“What that means is leaving broad demos behind and buying specific audiences,” Geoffrey Calabrese, Omnicom Media Group's chief investment officer told Reuters. “These magic words are literally going to be able to connect me to the emotions of the consumer, at an audience level. And for us, that's really a game changer.”

Disney is also launching its first shoppable ad format on Hulu (and soon Disney+). Its Gateway Shop will send users push notifications for items on their phones, with a focus on minimizing disruption to the viewing experience.

Getting more value out of ads

In short, industry leaders — from networks to agencies — are looking to simplify the experience for viewers and make it as easy as possible for them to engage with ads, and ultimately, make a purchase.

Viewers who grew up without ads on Netflix will likely have different expectations around their ad experience, which has implications for those rethinking ad formats and delivery. For instance, that could mean delivering fewer ads altogether that are of higher quality. Streaming has already standardized a huge shift in ad loads compared to traditional TV, with platforms offering 4-7 minutes of ads per hour, far less than 14-17 minutes on broadcast.

Using measurable data and more interactive ads can create a more actionable environment where these ads do more in less time, allowing platforms and advertisers to reap the returns they’re looking for. Integrating ads more as part of the experience rather than a break helps create a unified flow, Ensign believes. And from the viewer’s perspective, they can sit through fewer commercials that are not relevant to them so they can get back to their show.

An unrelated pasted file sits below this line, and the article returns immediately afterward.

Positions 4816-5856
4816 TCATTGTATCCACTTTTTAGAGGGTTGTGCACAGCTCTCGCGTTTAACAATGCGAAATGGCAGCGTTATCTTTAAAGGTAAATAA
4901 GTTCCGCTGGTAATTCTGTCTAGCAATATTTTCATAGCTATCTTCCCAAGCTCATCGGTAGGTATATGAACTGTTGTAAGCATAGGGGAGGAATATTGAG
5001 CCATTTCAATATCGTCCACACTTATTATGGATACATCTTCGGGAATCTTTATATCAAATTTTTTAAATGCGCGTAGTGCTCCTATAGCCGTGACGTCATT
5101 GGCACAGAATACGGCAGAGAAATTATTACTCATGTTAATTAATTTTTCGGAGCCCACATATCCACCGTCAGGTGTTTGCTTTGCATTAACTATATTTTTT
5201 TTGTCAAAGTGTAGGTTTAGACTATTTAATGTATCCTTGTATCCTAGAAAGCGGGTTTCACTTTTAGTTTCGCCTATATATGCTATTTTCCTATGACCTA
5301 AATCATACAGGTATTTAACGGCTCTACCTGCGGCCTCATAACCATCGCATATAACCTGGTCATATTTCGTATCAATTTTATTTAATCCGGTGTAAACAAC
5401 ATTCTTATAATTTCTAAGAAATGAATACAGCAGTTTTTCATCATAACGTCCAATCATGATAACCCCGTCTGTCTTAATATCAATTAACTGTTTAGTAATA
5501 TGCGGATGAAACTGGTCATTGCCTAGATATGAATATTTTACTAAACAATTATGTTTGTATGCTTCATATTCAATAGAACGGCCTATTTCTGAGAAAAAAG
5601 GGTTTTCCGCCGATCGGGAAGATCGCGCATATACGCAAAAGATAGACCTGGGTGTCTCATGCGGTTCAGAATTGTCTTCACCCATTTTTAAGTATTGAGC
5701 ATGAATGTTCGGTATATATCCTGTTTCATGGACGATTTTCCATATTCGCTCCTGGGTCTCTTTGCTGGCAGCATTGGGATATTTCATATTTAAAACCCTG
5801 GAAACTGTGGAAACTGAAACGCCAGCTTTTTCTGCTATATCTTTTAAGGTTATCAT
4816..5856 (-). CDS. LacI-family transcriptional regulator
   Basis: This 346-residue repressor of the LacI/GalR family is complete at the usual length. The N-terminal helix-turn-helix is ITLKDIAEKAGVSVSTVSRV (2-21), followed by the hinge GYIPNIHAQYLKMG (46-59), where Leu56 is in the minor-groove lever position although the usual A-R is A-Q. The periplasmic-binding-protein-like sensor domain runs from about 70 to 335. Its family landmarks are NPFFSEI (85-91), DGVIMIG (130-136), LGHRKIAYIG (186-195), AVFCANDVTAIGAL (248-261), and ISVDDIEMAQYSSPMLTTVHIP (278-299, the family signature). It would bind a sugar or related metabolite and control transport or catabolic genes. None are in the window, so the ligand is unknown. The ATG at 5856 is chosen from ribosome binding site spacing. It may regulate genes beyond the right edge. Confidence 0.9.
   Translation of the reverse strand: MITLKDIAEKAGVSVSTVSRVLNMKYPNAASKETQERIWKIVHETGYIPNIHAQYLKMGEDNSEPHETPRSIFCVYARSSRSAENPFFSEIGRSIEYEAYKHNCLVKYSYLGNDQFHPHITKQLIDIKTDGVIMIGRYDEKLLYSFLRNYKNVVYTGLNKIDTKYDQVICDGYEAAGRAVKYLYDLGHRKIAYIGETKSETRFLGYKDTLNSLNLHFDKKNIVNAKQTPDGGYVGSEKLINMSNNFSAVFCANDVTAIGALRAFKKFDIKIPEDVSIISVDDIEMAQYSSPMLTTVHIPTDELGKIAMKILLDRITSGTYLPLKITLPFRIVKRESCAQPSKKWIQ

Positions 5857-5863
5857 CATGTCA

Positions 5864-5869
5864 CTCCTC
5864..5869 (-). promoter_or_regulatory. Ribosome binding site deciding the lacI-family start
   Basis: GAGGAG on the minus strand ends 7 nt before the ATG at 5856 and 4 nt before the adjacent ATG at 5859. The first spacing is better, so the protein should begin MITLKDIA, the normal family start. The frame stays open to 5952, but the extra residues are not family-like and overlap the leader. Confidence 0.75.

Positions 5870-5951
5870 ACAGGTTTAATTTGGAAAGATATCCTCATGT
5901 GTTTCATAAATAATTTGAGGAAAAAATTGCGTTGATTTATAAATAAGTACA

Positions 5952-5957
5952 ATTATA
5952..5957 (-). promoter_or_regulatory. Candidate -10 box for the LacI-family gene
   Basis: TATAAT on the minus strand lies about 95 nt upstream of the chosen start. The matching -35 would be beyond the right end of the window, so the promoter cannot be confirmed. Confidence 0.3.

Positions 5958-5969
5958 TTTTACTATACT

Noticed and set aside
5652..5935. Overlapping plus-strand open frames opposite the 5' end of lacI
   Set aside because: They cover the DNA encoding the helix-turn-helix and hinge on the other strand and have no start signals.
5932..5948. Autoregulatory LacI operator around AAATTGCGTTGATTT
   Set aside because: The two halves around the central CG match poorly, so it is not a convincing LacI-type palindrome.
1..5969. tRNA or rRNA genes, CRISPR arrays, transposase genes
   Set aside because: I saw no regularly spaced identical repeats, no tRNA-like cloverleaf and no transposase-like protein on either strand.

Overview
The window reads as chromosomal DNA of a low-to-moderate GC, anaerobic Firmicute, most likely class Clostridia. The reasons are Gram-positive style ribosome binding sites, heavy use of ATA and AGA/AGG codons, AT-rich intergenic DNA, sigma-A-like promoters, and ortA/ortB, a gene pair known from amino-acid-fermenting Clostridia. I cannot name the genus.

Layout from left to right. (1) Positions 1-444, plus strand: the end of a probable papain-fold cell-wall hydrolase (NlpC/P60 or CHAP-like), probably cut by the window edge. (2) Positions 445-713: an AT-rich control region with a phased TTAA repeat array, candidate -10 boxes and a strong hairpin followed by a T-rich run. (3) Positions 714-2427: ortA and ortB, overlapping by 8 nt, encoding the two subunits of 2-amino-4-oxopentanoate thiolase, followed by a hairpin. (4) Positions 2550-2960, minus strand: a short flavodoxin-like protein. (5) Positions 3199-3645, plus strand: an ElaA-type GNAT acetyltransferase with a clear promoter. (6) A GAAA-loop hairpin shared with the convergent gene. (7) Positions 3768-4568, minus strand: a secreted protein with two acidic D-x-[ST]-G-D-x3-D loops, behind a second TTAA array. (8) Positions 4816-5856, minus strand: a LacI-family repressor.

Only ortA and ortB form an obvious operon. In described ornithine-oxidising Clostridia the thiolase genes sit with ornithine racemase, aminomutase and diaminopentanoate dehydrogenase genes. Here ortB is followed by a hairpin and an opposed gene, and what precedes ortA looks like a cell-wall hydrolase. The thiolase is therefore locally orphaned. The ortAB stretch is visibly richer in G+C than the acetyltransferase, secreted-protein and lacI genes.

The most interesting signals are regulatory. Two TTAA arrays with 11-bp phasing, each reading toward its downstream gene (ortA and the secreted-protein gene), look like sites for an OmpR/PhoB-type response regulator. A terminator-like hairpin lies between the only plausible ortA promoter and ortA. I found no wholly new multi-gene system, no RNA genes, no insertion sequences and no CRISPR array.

“Hopefully in the next 2 [to] 5 years, our clients will buy fewer, more productive, more measurable ads,” Matt Sweeney, chief investment officer at GroupM U.S. said on a panel at CES. “That has to be where we’re going with this. We’re oversaturating the market with messages and so many of them are not helpful or not meaningful, not entertaining. They don’t get me closer to buying something.”

“The future is we're going to be paying higher CPMs because based on where everything is going with signal loss due to cookie deprecation, with privacy concerns, you are going to see fewer impression opportunities that have a higher value,” Ensign adds. “But in the future, brands will be happy to pay that. Agencies will be happy to pay that because it will be of a higher value.”

Super-charging brand awareness with performance

Performance has become a bigger key in the world of streaming, as it transitions more from a brand awareness play to something more measurable. Shoppable TV is possibly the most popular ad format that has risen over the last year, with Amazon, Roku and NBCUniversal as key players diving in. Whether products are bought through the remote on-screen or through a second screen, shoppable TV can work to let consumers cut through the noise so they can buy what they want right away.

“We're seeing a push towards lower funnel ad formats and people really starting to measure what's happening after the ad and not just awareness and brand awareness,” Jackie Paulino, chief product officer at Pixability, tells The Current. Pixability works with brands to optimize their CTV campaigns. “That's the direction I see 2024 going, is really incorporating more of those formats that can be easily measured and tracked. I think it will be a giant part of how we watch TV.”